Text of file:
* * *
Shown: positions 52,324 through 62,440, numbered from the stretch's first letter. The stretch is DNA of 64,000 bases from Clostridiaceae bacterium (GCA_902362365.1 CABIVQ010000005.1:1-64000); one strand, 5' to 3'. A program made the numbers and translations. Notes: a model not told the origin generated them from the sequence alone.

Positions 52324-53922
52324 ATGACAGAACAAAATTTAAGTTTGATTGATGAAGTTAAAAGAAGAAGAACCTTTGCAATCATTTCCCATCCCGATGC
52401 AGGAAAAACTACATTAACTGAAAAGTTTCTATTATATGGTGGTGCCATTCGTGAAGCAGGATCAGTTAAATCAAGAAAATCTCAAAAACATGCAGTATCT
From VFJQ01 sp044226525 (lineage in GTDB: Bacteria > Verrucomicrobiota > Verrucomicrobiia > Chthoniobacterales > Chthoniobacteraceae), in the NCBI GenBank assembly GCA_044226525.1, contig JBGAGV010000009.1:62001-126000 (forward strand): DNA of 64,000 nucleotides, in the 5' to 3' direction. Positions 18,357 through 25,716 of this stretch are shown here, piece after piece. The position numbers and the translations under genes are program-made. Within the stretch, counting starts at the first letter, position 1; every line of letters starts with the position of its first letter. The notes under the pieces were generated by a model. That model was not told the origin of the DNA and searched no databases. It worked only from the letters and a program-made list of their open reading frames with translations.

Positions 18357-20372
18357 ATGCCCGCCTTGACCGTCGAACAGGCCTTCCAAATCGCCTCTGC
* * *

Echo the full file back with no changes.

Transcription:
Shown: positions 52,324 through 62,440, numbered from the stretch's first letter. The stretch is DNA of 64,000 bases from Clostridiaceae bacterium (GCA_902362365.1 CABIVQ010000005.1:1-64000); one strand, 5' to 3'. A program made the numbers and translations. Notes: a model not told the origin generated them from the sequence alone.

Positions 52324-53922
52324 ATGACAGAACAAAATTTAAGTTTGATTGATGAAGTTAAAAGAAGAAGAACCTTTGCAATCATTTCCCATCCCGATGC
52401 AGGAAAAACTACATTAACTGAAAAGTTTCTATTATATGGTGGTGCCATTCGTGAAGCAGGATCAGTTAAATCAAGAAAATCTCAAAAACATGCAGTATCT
From VFJQ01 sp044226525 (lineage in GTDB: Bacteria > Verrucomicrobiota > Verrucomicrobiia > Chthoniobacterales > Chthoniobacteraceae), in the NCBI GenBank assembly GCA_044226525.1, contig JBGAGV010000009.1:62001-126000 (forward strand): DNA of 64,000 nucleotides, in the 5' to 3' direction. Positions 18,357 through 25,716 of this stretch are shown here, piece after piece. The position numbers and the translations under genes are program-made. Within the stretch, counting starts at the first letter, position 1; every line of letters starts with the position of its first letter. The notes under the pieces were generated by a model. That model was not told the origin of the DNA and searched no databases. It worked only from the letters and a program-made list of their open reading frames with translations.

Positions 18357-20372
18357 ATGCCCGCCTTGACCGTCGAACAGGCCTTCCAAATCGCCTCTGC